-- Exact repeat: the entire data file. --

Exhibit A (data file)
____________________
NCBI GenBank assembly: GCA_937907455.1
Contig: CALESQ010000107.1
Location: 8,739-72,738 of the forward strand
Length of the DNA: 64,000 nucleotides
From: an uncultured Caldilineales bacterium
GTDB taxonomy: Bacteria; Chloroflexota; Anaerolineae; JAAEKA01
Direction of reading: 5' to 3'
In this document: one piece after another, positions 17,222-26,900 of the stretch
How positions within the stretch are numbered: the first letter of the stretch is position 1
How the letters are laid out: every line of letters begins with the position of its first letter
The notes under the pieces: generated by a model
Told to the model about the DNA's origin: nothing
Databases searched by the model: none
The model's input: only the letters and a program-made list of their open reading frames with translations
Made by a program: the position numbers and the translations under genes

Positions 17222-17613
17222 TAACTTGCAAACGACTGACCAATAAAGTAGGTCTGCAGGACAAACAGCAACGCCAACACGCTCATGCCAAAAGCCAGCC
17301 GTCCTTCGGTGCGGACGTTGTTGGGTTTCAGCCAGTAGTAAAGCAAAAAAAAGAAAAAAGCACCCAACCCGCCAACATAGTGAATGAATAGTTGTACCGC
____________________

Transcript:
NCBI GenBank assembly: GCA_937907455.1
Contig: CALESQ010000107.1
Location: 8,739-72,738 of the forward strand
Length of the DNA: 64,000 nucleotides
From: an uncultured Caldilineales bacterium
GTDB taxonomy: Bacteria; Chloroflexota; Anaerolineae; JAAEKA01
Direction of reading: 5' to 3'
In this document: one piece after another, positions 17,222-26,900 of the stretch
How positions within the stretch are numbered: the first letter of the stretch is position 1
How the letters are laid out: every line of letters begins with the position of its first letter
The notes under the pieces: generated by a model
Told to the model about the DNA's origin: nothing
Databases searched by the model: none
The model's input: only the letters and a program-made list of their open reading frames with translations
Made by a program: the position numbers and the translations under genes

Positions 17222-17613
17222 TAACTTGCAAACGACTGACCAATAAAGTAGGTCTGCAGGACAAACAGCAACGCCAACACGCTCATGCCAAAAGCCAGCC
17301 GTCCTTCGGTGCGGACGTTGTTGGGTTTCAGCCAGTAGTAAAGCAAAAAAAAGAAAAAAGCACCCAACCCGCCAACATAGTGAATGAATAGTTGTACCGC